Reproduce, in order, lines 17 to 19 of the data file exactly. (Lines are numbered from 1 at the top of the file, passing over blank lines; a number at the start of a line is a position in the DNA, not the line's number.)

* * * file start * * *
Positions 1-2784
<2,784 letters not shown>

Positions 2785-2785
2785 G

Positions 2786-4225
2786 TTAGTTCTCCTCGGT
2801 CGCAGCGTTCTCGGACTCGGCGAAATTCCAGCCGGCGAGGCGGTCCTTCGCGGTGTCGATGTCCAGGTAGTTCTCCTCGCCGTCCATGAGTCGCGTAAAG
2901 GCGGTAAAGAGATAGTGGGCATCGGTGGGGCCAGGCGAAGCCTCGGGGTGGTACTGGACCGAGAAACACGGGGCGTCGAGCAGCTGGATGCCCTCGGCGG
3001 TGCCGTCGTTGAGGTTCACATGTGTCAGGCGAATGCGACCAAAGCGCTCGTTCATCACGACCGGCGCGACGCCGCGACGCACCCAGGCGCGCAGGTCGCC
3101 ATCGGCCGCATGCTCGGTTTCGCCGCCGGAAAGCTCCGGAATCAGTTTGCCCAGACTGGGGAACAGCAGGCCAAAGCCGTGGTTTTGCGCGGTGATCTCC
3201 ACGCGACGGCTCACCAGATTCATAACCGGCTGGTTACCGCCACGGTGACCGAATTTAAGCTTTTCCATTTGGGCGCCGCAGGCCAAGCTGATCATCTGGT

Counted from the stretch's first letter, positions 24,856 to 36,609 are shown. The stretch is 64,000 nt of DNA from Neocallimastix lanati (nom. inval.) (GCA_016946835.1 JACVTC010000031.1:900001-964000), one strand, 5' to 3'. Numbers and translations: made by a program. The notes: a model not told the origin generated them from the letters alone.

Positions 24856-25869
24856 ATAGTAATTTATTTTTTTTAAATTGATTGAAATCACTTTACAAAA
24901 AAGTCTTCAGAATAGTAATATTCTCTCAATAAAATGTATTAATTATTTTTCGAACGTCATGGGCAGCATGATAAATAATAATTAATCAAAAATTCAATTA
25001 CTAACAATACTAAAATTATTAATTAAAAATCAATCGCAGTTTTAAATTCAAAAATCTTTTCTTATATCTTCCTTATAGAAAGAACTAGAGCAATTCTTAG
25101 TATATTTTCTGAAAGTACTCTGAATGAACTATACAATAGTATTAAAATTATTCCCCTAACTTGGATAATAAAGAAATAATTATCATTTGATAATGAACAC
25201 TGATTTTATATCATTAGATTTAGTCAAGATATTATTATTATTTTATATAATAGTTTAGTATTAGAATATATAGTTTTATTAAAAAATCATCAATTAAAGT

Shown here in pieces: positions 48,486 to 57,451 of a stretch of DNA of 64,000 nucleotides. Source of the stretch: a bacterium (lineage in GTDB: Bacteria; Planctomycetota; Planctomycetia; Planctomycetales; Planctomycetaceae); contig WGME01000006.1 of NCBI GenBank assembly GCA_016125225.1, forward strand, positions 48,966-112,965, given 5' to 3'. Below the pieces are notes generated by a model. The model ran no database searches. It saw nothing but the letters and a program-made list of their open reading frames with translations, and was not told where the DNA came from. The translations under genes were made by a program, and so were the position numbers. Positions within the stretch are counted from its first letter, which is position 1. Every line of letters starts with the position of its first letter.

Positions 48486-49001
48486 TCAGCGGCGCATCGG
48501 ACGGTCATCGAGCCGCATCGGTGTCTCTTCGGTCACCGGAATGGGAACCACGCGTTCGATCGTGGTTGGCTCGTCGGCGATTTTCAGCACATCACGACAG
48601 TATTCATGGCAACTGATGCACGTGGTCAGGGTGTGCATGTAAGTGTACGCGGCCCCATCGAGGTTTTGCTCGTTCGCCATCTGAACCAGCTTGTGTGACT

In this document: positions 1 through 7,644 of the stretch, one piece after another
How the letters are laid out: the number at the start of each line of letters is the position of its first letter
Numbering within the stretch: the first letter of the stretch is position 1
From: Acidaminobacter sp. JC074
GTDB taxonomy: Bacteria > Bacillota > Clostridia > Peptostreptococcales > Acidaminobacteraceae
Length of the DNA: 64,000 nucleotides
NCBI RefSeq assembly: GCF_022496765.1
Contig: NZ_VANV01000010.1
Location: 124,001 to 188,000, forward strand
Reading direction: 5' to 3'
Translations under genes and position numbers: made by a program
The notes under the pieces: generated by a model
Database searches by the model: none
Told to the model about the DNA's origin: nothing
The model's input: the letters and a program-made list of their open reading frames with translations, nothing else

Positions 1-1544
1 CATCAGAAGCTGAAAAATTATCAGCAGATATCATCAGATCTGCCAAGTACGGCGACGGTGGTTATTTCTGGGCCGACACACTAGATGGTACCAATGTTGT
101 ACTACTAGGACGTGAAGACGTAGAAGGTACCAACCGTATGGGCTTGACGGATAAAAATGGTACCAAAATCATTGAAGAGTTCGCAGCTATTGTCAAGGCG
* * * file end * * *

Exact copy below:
25101 TATATTTTCTGAAAGTACTCTGAATGAACTATACAATAGTATTAAAATTATTCCCCTAACTTGGATAATAAAGAAATAATTATCATTTGATAATGAACAC
25201 TGATTTTATATCATTAGATTTAGTCAAGATATTATTATTATTTTATATAATAGTTTAGTATTAGAATATATAGTTTTATTAAAAAATCATCAATTAAAGT

Shown here in pieces: positions 48,486 to 57,451 of a stretch of DNA of 64,000 nucleotides. Source of the stretch: a bacterium (lineage in GTDB: Bacteria; Planctomycetota; Planctomycetia; Planctomycetales; Planctomycetaceae); contig WGME01000006.1 of NCBI GenBank assembly GCA_016125225.1, forward strand, positions 48,966-112,965, given 5' to 3'. Below the pieces are notes generated by a model. The model ran no database searches. It saw nothing but the letters and a program-made list of their open reading frames with translations, and was not told where the DNA came from. The translations under genes were made by a program, and so were the position numbers. Positions within the stretch are counted from its first letter, which is position 1. Every line of letters starts with the position of its first letter.